In-Store Cosmetic Testing: A Permanent Discontinuation?

In Store Cosmetic Testing

Even before COVID-19, cosmetic testing in stores was unsanitary. Now that we’re emerging from the pandemic, what does this mean for in-store testers?

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Pre COVID-19 in-store cosmetic testing

Cosmetic testing and sampling in-stores was a huge part of a consumers’ choice on purchasing a product. However, even before the COVID-19 pandemic began, some people thought the practice was unsanitary. After all, anyone could try on the product without the requirement of washing their hands or wiping the product. In some stores, alcohol wipes and sprays were available. However, employees only had to disinfect a product if a customer asked them to do so. In 2018, Marketplace launched an investigation at twelve cosmetic stores in Toronto. Samples of testers were taken to a lab at the University of Guelph to be tested by microbiologists. It was found that 40% of samples housed Staphylococcus bacteria and 28% with mold. Regularly sharing makeup, in general, is an unsafe practice as microorganisms prefer the moist environment that many products create. This is especially dangerous if the makeup is targeted at the eyes or mouth. These places are easy modes of transmission for bacteria and viruses to enter the body.


Read more about the Marketplace investigation here:

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What does cosmetic testing look like now?

Once the COVID-19 pandemic began, it was obvious that makeup testing in-stores had to be eliminated right away. This also meant that samples taken from testers could not be given. Consumers were left without a way to try makeup directly on their skin. Makeup testing in-store is usually done to ensure the colour matches or suits one’s skin tone, as there are often a plethora of undertones and shades available. Or, trying on skin products like moisturizers and serums was also common. Consumers wanted to see if they like the texture, scent, or way that the product feels before purchasing. The significance of in-person makeup testing is clear. A study by Base Beauty Creative Agency found that 86% of respondents viewed in-store makeup testing as a critical part of deciding when to purchase a product. Consumers are more likely to keep a product and be satisfied with their purchase if they get to see it on their skin first. 


Read more about the significance of in-person testing for consumers here:


Why Tejo is the solution to the pause on in-store testing

Tejo is a specialized AI that can directly help with this problem. AI, software, and apps have become increasingly popular as this issue persists. Tejo uses diagnostic and shade finding technology to discover exactly what colours will match or suit the consumer. Tejo also works to create a custom skincare routine for your consumer if you also carry skincare products. This eliminates the need for consumers to try on products and see if it suits their skin type. By sending your products to us for testing, Tejo becomes an expert on your products and shades to ensure maximum tailorization to your consumers. Adding technology like Tejo to your brand can bridge the gap for your customers.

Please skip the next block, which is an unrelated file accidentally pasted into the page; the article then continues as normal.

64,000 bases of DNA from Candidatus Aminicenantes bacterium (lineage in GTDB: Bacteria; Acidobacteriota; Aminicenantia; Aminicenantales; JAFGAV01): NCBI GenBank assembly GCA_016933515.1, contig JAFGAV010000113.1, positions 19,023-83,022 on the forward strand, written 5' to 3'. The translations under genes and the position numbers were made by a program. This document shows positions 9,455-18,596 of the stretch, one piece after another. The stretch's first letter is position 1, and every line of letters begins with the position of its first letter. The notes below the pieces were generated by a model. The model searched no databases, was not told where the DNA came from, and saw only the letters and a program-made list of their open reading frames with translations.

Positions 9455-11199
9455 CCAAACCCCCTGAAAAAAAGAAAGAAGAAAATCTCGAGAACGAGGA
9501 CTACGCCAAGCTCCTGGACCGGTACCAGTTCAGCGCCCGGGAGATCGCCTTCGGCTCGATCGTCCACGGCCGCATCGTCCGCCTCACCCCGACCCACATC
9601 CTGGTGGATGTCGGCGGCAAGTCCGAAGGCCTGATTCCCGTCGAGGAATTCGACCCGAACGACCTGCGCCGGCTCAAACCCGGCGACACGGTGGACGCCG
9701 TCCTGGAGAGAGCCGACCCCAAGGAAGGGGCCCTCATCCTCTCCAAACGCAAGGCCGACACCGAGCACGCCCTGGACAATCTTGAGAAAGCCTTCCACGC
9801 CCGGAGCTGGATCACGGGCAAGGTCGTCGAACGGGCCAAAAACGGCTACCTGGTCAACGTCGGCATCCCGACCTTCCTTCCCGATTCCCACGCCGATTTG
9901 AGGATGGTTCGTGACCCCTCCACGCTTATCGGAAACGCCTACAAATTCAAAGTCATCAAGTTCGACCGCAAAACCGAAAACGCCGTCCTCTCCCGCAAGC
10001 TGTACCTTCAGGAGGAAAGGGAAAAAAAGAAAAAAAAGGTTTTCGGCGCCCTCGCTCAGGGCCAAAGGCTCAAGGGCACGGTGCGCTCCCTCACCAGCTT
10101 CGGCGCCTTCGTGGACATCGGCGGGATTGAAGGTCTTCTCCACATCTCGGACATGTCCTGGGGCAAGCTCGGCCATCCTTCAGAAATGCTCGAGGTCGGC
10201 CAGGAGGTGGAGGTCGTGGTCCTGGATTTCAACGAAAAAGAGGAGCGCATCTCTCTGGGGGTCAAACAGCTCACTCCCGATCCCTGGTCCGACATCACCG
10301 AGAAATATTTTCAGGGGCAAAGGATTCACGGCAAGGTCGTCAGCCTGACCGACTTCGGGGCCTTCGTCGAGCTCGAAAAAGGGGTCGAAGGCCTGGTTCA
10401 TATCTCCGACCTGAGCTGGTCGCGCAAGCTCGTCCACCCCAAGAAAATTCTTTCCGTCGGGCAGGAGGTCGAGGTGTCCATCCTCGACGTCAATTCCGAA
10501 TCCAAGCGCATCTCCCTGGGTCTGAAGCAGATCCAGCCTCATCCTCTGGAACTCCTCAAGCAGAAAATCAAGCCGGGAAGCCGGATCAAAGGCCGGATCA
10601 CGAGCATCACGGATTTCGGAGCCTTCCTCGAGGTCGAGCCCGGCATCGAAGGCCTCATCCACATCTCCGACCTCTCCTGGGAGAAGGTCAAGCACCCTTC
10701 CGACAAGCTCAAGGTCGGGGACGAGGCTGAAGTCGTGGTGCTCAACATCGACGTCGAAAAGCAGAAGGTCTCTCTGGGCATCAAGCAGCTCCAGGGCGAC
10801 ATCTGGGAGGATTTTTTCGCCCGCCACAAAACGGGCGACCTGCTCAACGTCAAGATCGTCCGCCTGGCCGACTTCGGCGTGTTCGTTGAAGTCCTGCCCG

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Moving forward

It’s likely that testers will be back in the future. However, customers may still be apprehensive. Currently, as we emerge from the pandemic, some stores have opted for a no-touch policy on testing. These stores get their employees to take some clean products out onto a separate container for every individual who wishes to try on the product. Even with this, it seems like there’s still a large chunk of buyers who wish not to try at all in order to stay safe. January Digital and Coresight Research found that over one-third of respondents were online buyers or chose curb-side pickup. Many consumers also prefer to wait until others have tried and reviewed a new product. Platforms like TikTok and Youtube have popularized this due to the lack of in-person testing. Stores are offering more pre-packaged samples to mitigate this issue. Subscription boxes may also become more popular as they can also send out smaller amounts of products for customers to try on a wide variety of products. While this poses a sensible solution, consumers are still not able to choose directly which product they wish to try. While these all pose as solutions, consumers are still not able to receive immediate gratification from trying on a product they directly wanted to test. So, software and AI will flourish in this time to help out those types of consumers. 


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Further readings: